Always limit your search to Scores or Audio Visual, depending on whether you want printed music or sound/video.
In Simple Search, select this from the first drop-down box.
In Advanced Search, select this from Material Type.
- Use distinctive keywords, preferring original language (i.e., Zauberflöte rather than Magic Flute)
- Use distinctive numbers (Opus/BWV/Köchel etc.) but use just the number itself without the prefix - i.e., 18 (for Op. 18), 147 (for BWV 147) or 333 (for K.333). The number of a Symphony, etc. can also be useful in conjunction with the composer's name - but use just the bare number (e.g., 7, not 7th).
In general, keep to the broader options of the drop-down boxes when putting in these keywords/numbers - i.e., in Simple Search use that contain my query words and anywhere in the record.
If a very specific search doesn't produce the result you expect, try a broader search.
Here is an example of a broad Simple Search for JS Bach's cantata 'Herz und Mund und Tat und Leben', BWV 147, limiting the material to Scores, and using just the composer's surname and the BWV number of the work.
This produces a comprehensive, but manageable number of results ranging from performing and study scores of the complete cantata to various arrangements of a well-known chorale from the cantata.
Look out for Multiple Versions icons - the precise publication you want could be found under one of these.
- Remember to limit to Scores or AudioVisual.
- Use keywords or a specific phrase from the title of the piece, and composer if known, but DO NOT select in the title (Simple Search) or Title (Advanced Search). This is because Title in Library Search means the title of the overall volume or album. Again, keep the search general, and use anywhere in the record (Simple Search) or select Any (Advanced Search).
- To search for single works without distinctive titles - Sonatas, Preludes, Nocturnes, etc - see 7. in the box 'Searching for symphonies, cantatas, string quartets, sonatas ...'.
1. Remember to limit to Scores or Audio Visual
2. Use the composer's name and the generic form as keywords
3. The plural of a generic form used as a keyword (e.g., Symphonies, String Quartets, Trio Sonatas) can be helpful in retrieving physical items held in the Library.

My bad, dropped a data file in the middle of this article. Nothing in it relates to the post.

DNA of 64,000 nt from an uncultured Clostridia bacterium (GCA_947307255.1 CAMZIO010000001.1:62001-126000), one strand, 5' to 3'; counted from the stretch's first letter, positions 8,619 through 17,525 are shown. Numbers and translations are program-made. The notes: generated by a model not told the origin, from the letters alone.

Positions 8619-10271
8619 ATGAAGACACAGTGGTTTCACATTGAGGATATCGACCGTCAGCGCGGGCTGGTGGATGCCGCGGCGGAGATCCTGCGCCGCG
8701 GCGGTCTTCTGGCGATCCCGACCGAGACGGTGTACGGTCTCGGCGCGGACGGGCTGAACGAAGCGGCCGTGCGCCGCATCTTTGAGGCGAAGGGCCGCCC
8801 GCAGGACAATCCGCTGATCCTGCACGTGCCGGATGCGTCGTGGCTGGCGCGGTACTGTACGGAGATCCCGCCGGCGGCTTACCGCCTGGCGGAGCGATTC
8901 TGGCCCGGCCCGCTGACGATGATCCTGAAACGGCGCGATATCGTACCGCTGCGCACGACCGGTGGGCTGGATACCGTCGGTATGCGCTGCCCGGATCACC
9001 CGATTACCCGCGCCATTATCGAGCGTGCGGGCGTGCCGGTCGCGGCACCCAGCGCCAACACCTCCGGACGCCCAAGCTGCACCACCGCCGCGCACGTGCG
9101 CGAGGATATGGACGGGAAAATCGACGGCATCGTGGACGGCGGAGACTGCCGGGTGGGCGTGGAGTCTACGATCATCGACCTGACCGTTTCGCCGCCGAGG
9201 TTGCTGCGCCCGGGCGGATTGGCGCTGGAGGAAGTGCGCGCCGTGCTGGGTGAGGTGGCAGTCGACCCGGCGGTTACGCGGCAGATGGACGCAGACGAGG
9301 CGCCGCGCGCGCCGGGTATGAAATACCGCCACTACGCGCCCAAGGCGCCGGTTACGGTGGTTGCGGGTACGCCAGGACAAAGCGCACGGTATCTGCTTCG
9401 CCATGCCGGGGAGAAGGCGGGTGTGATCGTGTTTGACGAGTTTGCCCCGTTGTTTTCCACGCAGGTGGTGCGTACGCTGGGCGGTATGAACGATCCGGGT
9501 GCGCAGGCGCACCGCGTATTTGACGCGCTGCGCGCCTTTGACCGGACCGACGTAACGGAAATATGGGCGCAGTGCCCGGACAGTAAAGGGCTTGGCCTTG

4. Use an Opus/K/BWV etc number where possible (remember to use just the number - not the prefix Op. etc.). If this doesn't help, it may be because the work was published in a volume of similar works (see 7. below)
5. Be wary of naming the key (the words 'major' and 'minor' are different in foreign language publications; H=B and B= B flat in German, etc.)
6. Keep to the broader options of the drop-down menus. There are many ways a Symphony, Sonata, etc can appear as a title on a score or sound recording. Use the default with my query words (Simple Search) or contains (Advanced Search). In Advanced Search, you may use Author/Creator for the composer's name, but Any is good too.
Here is an example of a Simple Search for sound recordings of Beethoven's Symphony no. 7 in A major, op. 92:
Note that you can now narrow down to "Available in the Library" or "Full Text (i.e. AV) Online".
Here is a similar search done in Advanced Search, with Material Type limited to Audio Visual. Although some specific parameters have been selected in the left column, the use of Any in each box would produce effective results.
7. Music scores of Sonatas, Preludes, Nocturnes, etc. are often published in volumes, so the Opus number may not help if the work you want is likely to be in a volume. In these cases search using a keyword like Sonatas or Nocturnes plus an instrument (e.g., Piano) together with the composer's name. Select Scores. The results should contain any volumes held by the Library. Now look in the volume to find the work you want.
- Use names of performers (or conductor) as keywords (Simple Search), or if using Advanced Search, insert the names as keywords and select Any.
- Use keywords or distinctive numbers (see Top Tips) to identify works/composers and select Any.
Here is a simple search to retrieve a sound recording of Duke Ellington's song 'Everything but you' sung by Ella Fitzgerald.
If you prefer to conduct an Advanced Search - Don't select Author/Creator for recordings of jazz and popular musicians - it's better to use a surname and select Any.